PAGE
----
What do you think of the obsession with money and the consumer culture of the 1920s dominates human thinking and behaviour in The Great Gatsby?
I'm in need of urgent help :( I have absolutely no idea how to answer this question.
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The first answer gives you good ideas as to how you can see that the people in the book are obsessed with money and with material goods. But I think you were asking how to write about what you think of the fact that they are obsessed.
That is something you have to decide for yourself. I would suggest that you think about it in the context of modern times. Many people think that we are too worried about having money and stuff. We want all the new gadgets -- iPads and 3D TVs and the newest phone and all kinds of stuff like that. What do you think about that? do you think it makes us worse as people? Do you think it makes us value other people less? Do we spend too much time at work so as to get money? Should we instead be spending more time relaxing with our kids? Should we worry more about being good people and helping others rather than about getting more money? I would write this by thinking about those and issues like them.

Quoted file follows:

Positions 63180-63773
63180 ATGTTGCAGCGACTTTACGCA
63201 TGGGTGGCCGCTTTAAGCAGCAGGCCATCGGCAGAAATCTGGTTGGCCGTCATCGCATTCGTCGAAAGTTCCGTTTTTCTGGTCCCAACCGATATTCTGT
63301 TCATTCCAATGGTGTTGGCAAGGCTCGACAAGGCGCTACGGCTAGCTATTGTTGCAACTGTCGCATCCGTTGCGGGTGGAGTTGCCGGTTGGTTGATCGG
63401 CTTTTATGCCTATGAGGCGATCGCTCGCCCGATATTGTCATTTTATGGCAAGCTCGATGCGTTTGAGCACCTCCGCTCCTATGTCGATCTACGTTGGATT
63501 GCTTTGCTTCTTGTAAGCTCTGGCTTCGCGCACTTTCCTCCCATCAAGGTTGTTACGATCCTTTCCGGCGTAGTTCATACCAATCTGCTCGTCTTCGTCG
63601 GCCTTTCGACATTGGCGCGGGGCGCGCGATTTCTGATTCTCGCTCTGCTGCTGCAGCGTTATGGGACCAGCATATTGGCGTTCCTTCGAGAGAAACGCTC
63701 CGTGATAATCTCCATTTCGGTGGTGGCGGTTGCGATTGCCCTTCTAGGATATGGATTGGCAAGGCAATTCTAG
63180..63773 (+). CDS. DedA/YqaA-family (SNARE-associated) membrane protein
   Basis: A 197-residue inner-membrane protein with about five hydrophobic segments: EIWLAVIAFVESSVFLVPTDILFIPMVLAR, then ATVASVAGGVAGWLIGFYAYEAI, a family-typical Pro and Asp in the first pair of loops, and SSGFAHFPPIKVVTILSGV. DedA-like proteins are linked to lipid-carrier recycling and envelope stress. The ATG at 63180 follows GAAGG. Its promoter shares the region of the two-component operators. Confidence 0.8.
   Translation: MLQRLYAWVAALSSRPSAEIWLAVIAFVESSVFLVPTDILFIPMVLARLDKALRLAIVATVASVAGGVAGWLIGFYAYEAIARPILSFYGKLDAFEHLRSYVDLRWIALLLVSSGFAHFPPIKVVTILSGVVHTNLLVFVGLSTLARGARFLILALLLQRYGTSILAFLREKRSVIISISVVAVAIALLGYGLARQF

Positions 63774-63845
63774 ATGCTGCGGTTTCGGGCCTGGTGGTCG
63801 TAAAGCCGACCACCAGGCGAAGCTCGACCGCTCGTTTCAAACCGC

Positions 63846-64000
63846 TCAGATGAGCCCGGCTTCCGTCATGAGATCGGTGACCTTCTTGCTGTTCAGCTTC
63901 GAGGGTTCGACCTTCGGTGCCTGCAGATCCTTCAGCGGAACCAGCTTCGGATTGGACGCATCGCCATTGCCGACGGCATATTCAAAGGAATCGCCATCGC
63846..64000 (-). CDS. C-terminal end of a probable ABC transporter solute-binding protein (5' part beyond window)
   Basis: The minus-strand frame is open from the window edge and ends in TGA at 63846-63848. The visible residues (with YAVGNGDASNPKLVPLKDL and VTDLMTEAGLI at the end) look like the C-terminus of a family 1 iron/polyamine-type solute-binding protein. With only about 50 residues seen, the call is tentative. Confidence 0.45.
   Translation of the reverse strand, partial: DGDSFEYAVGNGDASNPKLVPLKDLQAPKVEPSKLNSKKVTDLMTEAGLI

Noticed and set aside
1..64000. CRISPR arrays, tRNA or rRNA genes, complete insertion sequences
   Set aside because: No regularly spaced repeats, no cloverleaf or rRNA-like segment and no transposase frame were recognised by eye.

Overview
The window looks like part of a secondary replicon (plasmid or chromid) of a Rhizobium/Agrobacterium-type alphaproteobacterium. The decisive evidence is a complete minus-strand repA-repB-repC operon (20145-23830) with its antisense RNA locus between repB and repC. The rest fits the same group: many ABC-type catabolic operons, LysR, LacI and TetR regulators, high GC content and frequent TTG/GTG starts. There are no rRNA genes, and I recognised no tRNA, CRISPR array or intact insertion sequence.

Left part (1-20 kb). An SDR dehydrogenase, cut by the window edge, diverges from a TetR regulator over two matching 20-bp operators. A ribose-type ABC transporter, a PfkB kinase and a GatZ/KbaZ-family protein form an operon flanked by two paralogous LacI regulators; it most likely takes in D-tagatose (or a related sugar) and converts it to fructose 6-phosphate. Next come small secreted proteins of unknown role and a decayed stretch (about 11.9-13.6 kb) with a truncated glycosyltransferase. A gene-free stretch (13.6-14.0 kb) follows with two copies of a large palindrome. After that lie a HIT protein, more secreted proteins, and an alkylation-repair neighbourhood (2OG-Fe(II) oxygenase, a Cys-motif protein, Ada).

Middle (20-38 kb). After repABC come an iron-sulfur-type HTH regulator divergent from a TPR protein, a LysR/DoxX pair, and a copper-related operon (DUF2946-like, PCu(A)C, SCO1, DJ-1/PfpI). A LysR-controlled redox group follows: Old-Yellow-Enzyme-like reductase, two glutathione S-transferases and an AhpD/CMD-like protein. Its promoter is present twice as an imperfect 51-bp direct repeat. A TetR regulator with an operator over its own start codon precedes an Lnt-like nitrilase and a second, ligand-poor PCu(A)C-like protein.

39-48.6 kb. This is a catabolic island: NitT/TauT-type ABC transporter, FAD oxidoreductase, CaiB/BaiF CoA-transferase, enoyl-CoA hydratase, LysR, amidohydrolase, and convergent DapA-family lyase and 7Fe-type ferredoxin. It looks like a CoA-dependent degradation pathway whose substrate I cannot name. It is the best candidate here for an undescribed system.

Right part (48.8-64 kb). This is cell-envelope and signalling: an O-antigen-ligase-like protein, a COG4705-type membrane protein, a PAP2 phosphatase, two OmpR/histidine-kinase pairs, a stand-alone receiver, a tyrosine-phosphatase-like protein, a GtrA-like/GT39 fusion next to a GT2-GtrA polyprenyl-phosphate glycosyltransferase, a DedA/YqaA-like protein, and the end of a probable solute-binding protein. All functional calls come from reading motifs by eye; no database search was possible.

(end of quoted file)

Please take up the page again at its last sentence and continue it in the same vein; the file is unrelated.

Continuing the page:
In The Great Gatsby, Nick goes back to the Midwest because he wants no part of the consumer culture of the East. He sees the hypocrisy, carelessness, and cruelty of the uber-competitive socio-economic structure and refuses to be participate.
Most importantly, Nick sees the destructive power that materialism has on relationships. Men treat women as objects. Women treat each other as objects. And poor men kill rich men because of jealousy over cars and houses as much as women.
All the women in the novel are flat, static, stock characters: temptresses. They cheat at golf. They become mistresses. They are terrible mothers. They call their daughters "hopeless little fools." They cry over shirts. They get slapped for yelling another woman's name. In short, they are meant to be consumed, run over, pushed aside, and silenced by violence. Why? They are status symbols only, like the cars men drive.
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